The Bone Hill no longer stands, nor do the windmills, and Bunhill Fields now lie in the center of the sprawling megalopolis that is modern London. It’s not clear when the bones were removed, but we do know that the site had to be rebuilt after it took massive damage during the bombing of London in WWII; the field even hosted an anti-aircraft gun. As planes dropped their payload on the populated city and large canons returned fire, the ground shook with the curse: nature turned in on itself; humanity turned in on itself; death the seeming victor, and to the victor go the spoils.

I guess that’s why it seems so appropriate to me that the man who penned Joy to the World is buried in Bunhill Fields. His dead body is a silent witness that nature is no longer the Garden God intended. But the words of that hymn–the words of Psalm 98 and Genesis 3, of Galatians 3 and Revelation 22–those words point not only to Christmas, but to Good Friday, and Resurrection Sunday, and the Return in Glory.

Time may slowly churn in what feels like a methodical gristmill of curse and decay, but the cycle has already been broken. Death has already been defeated. The New Creation will make all things new, and Bone Hill will be a Garden once more.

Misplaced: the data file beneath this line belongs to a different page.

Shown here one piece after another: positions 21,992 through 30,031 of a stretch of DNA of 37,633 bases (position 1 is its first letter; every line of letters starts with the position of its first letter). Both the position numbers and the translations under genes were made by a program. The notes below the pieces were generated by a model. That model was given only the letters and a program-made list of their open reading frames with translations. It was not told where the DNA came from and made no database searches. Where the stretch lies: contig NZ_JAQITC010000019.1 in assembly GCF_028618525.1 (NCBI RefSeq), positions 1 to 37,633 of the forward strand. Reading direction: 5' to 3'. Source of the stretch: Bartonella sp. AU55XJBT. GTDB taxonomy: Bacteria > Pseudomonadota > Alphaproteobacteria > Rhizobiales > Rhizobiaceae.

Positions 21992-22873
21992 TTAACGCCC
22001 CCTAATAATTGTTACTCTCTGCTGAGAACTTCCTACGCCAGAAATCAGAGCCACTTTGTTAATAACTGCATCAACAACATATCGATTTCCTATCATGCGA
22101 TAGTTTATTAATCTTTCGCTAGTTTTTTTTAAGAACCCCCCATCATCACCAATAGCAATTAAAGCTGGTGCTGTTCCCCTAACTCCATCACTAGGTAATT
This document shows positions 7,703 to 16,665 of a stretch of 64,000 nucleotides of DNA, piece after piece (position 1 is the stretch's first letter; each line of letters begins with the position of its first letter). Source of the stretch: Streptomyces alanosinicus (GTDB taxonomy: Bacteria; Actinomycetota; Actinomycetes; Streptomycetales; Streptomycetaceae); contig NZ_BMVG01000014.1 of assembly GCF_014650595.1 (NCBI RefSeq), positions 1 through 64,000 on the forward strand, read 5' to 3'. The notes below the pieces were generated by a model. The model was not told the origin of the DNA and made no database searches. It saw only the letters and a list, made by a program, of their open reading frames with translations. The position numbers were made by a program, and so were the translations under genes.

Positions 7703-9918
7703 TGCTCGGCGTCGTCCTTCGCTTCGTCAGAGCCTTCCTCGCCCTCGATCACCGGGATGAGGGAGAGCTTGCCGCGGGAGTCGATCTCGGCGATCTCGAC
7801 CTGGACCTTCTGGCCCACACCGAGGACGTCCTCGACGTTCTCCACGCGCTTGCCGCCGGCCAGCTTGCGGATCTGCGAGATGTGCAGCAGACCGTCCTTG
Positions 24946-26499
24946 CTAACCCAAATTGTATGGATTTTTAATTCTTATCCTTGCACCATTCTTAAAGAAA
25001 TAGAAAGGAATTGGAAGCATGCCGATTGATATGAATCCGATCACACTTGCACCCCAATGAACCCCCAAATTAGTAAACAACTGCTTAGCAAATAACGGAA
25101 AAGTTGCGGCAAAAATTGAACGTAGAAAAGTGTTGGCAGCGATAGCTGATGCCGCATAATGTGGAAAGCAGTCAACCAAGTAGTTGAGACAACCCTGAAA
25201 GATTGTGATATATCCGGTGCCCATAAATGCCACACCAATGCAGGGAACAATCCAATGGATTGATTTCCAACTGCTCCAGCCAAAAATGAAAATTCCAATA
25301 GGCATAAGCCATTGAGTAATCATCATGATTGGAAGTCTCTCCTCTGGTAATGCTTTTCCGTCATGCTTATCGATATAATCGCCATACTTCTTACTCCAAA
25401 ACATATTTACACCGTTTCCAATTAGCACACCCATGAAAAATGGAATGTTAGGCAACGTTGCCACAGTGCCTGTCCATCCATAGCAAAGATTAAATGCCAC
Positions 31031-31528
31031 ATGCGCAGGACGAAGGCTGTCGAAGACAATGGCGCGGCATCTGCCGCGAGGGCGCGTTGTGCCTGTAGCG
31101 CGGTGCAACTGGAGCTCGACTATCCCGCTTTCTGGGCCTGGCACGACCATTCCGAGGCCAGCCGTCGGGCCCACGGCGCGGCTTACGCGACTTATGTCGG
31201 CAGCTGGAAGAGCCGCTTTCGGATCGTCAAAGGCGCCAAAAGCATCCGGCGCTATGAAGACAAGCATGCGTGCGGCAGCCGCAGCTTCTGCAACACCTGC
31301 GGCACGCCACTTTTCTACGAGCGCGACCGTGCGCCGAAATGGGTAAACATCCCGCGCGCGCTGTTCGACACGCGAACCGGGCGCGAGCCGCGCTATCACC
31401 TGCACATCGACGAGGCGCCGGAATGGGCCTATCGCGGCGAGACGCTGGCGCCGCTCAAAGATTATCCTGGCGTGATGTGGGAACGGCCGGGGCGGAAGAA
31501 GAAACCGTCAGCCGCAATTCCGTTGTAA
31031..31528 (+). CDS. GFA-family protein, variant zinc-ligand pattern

Jesus came as the babe of Bethlehem. Jesus was crowned with thorns and hung on a tree at Golgotha. Jesus broke the curse of sin and death when he walked out of the garden tomb. And Jesus is coming again in glory: the trumpet will sound, and the dead shall be raised, and we will be changed.

Then the song we sing to celebrate the Lord’s first Advent will become the chorus of the New Creation:

He comes to make his blessings flow,
far as the curse is found,
far as the curse is found,
far as, far as the curse is found!


The featured image on this blog was actually taken at Bunhill Fields, London. I used several webpages for research; by far the most helpful was: https://flickeringlamps.com/2014/06/25/the-hill-of-bones-the-story-of-bunhill-fields/. I also consulted https://hymnary.org/text/joy_to_the_world_the_lord_is_come and https://historicengland.org.uk/listing/the-list/list-entry/1001713, among others. Joy to the World is the topic of Chapter 9 in Light in the Darkness: A Hymn Journal for Advent & Christmas from Justin Rossow and Next Step Press.